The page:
North West Zone Shoot, 19th August - Forms & $10 due NOW!
Notebook Program – Final payment due now
Food Technology Fee - due now
Helping families get their kids active
Eligible families can now apply for a voucher that helps subsidise organised sport and recreation activities
Does your child love sport and being active? Does your family have a Health Care Card or Pensioner Concession Card? You may be eligible for up to $200 to put towards the cost of your child’s participation in physical activities. The Get Active Kids Voucher Program helps eligible families get their kids involved in organised sport and active recreation activities.
Under the program, children may be eligible to receive up to $200 to help with the cost of membership and registration fees, uniforms, and equipment.
Special consideration also applies for children named on their own Australian Government Health Care Card or residing in care services as well as temporary or provisional visa holders, undocumented migrants or international students. Applications for vouchers in round two of the program close at 5pm Friday 30 July. For eligibility requirements and to apply, visit the Get Active Victoria website - https://www.getactive.vic.gov.au/vouchers/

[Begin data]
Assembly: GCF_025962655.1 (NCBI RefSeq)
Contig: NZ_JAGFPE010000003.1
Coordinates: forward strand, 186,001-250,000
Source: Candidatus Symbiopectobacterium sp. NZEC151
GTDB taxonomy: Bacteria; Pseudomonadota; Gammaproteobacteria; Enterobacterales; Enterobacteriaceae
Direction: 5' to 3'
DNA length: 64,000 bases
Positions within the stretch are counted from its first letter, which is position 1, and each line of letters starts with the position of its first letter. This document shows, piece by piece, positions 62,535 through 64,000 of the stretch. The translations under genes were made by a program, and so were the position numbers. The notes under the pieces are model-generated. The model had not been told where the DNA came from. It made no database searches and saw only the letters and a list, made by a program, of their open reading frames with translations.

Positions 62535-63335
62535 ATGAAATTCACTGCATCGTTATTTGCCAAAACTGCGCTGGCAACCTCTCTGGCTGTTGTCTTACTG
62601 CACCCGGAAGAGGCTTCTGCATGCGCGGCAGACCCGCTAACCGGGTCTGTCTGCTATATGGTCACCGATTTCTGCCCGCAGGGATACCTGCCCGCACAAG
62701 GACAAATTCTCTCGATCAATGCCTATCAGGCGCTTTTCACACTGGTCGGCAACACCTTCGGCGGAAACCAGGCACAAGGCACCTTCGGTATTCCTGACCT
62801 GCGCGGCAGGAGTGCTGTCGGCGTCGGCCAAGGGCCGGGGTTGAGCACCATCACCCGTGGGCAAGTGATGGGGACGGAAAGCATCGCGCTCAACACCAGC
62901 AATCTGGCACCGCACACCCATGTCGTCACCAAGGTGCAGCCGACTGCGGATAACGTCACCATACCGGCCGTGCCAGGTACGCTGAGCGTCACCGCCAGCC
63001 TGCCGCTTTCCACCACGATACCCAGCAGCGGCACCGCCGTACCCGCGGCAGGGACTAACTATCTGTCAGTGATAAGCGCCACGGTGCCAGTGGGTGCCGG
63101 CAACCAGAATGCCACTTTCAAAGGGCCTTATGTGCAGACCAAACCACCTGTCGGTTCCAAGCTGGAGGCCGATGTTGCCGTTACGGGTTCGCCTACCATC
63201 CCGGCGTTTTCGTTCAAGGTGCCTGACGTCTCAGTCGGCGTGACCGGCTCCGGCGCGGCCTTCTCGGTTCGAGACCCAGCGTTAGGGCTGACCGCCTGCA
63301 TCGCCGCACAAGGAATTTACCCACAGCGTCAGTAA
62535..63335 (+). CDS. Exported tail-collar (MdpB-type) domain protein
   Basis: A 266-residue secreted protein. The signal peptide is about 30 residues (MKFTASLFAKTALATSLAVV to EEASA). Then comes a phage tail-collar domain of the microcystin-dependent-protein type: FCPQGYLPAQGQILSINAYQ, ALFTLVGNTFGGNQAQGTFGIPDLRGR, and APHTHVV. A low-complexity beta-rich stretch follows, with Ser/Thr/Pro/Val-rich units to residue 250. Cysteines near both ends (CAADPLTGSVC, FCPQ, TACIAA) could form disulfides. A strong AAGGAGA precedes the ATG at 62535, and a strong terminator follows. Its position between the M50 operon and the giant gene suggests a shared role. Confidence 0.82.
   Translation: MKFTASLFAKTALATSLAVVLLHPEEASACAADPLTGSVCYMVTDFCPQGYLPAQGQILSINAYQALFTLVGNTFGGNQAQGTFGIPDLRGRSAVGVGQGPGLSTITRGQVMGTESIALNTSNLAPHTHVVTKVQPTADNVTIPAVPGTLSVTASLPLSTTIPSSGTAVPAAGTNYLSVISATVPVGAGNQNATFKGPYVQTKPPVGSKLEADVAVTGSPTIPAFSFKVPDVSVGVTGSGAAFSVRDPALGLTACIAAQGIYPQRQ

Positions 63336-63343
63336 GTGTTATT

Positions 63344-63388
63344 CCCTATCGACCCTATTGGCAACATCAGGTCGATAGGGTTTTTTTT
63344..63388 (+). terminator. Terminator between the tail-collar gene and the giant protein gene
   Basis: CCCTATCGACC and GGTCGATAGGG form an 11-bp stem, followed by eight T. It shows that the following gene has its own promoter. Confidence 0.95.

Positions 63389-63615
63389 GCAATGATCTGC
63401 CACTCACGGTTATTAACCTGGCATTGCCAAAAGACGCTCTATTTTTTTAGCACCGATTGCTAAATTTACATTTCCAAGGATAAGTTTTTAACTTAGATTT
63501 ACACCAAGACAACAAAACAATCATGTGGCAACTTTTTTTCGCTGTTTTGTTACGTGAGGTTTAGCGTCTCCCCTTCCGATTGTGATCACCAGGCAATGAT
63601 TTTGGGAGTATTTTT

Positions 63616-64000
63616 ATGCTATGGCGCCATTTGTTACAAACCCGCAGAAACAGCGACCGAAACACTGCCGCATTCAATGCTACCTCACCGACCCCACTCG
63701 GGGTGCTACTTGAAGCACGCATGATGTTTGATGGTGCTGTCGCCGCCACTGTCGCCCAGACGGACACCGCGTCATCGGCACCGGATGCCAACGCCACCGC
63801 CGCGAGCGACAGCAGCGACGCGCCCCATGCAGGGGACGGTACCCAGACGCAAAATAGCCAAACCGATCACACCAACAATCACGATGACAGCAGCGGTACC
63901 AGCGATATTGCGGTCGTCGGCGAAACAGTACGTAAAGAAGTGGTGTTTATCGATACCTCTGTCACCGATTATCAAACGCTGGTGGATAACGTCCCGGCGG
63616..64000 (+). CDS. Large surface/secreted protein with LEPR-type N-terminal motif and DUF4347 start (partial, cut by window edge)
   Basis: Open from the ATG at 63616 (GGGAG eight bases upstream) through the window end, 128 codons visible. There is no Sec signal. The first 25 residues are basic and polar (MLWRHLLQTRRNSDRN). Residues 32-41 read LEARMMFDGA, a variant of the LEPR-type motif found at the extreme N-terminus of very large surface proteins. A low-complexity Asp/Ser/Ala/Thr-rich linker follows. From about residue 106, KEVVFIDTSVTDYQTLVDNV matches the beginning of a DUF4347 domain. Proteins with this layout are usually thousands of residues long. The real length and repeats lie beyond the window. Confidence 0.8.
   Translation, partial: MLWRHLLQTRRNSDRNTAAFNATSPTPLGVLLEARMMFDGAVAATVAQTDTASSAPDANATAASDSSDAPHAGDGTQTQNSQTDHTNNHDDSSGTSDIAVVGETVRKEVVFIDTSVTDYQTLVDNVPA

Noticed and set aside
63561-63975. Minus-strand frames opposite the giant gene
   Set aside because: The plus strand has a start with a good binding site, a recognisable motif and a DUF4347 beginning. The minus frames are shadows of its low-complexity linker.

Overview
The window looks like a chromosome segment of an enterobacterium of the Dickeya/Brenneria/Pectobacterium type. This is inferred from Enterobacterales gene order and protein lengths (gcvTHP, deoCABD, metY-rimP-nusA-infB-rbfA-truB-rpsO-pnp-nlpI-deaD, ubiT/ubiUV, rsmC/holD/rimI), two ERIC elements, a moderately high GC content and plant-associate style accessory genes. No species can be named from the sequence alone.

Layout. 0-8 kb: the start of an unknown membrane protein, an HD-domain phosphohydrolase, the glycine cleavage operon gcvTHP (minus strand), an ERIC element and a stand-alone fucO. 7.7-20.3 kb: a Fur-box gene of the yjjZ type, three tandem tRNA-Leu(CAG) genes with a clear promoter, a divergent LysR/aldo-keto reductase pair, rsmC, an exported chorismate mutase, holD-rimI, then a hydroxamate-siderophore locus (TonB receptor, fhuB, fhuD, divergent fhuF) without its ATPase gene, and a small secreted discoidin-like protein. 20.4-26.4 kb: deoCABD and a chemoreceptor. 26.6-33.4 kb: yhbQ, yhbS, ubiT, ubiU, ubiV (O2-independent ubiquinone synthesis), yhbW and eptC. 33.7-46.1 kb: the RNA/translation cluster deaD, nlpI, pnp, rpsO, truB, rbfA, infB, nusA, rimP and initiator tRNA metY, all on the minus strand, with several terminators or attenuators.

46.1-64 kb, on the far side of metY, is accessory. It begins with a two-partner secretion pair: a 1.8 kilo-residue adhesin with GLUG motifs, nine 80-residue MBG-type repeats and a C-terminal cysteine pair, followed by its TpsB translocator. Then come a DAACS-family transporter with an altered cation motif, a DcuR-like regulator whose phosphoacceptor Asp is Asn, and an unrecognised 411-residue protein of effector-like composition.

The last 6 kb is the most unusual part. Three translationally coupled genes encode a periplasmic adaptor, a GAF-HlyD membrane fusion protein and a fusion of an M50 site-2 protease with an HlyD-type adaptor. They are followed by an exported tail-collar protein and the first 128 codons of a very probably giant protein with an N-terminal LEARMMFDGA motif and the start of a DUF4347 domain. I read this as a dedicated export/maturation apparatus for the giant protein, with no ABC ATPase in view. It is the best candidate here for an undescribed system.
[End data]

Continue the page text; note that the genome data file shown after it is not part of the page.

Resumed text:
Camps, Sports and Excursions Fund applications
The Camps, Sports and Excursions Fund helps eligible families to cover the costs of school trips, camps and sporting activities. Applications for the Camps, Sports and Excursions Fund (CSEF) close on Friday 13 August.
If you have a valid means-tested concession card, such as a Veterans Affairs Gold Card, Centrelink Health Care Card or Pensioner Concession Card, or are a temporary foster parent, you may be eligible. The concession card must have been valid on either of the following dates:
Payment amounts this year are $225 for eligible secondary school students. Payments are made direct to the school to use towards expenses relating to camps, excursions and sporting activities for the benefit of your child.
If you applied for CSEF through our school last year, you do not need to complete an application form this year, unless there has been a change in your family circumstances.
If you would like to apply for the first time, please contact the school office on 5495 1811 and ask for an application form.
Business Manager – Kerrie Swanton
Student Administrator – Debbie Hancock
Office Hours: 8.30 am – 4.30pm
Phone 03 5495 1811
ICYMI! Tickets for our 2021 All-Ages Tour are now on sale through Moshtix 🎫
Don’t wait to grab your tickets – these shows are going to sell out fast with super limited capacities! Now’s your chance to see some of Australia’s best artists perform all-ages shows across Victoria this September and October.
Head to linktr.ee/thepushinc to buy tickets and find out more details.